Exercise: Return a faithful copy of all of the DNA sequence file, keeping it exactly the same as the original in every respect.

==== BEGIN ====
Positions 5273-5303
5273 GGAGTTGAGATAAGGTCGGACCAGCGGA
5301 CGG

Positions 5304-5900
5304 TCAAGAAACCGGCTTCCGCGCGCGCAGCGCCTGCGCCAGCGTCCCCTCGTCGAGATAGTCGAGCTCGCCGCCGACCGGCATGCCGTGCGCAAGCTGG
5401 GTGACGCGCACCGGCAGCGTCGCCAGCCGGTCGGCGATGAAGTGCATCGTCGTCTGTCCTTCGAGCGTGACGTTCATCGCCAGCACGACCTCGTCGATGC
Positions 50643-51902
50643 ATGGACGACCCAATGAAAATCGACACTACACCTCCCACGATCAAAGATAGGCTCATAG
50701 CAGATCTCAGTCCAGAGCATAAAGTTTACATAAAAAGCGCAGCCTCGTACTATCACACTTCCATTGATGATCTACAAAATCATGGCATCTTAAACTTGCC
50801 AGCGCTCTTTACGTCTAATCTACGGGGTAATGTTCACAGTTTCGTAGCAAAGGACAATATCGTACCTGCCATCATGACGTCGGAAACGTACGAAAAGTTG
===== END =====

Positions 5273-5303
5273 GGAGTTGAGATAAGGTCGGACCAGCGGA
5301 CGG

Positions 5304-5900
5304 TCAAGAAACCGGCTTCCGCGCGCGCAGCGCCTGCGCCAGCGTCCCCTCGTCGAGATAGTCGAGCTCGCCGCCGACCGGCATGCCGTGCGCAAGCTGG
5401 GTGACGCGCACCGGCAGCGTCGCCAGCCGGTCGGCGATGAAGTGCATCGTCGTCTGTCCTTCGAGCGTGACGTTCATCGCCAGCACGACCTCGTCGATGC
Positions 50643-51902
50643 ATGGACGACCCAATGAAAATCGACACTACACCTCCCACGATCAAAGATAGGCTCATAG
50701 CAGATCTCAGTCCAGAGCATAAAGTTTACATAAAAAGCGCAGCCTCGTACTATCACACTTCCATTGATGATCTACAAAATCATGGCATCTTAAACTTGCC
50801 AGCGCTCTTTACGTCTAATCTACGGGGTAATGTTCACAGTTTCGTAGCAAAGGACAATATCGTACCTGCCATCATGACGTCGGAAACGTACGAAAAGTTG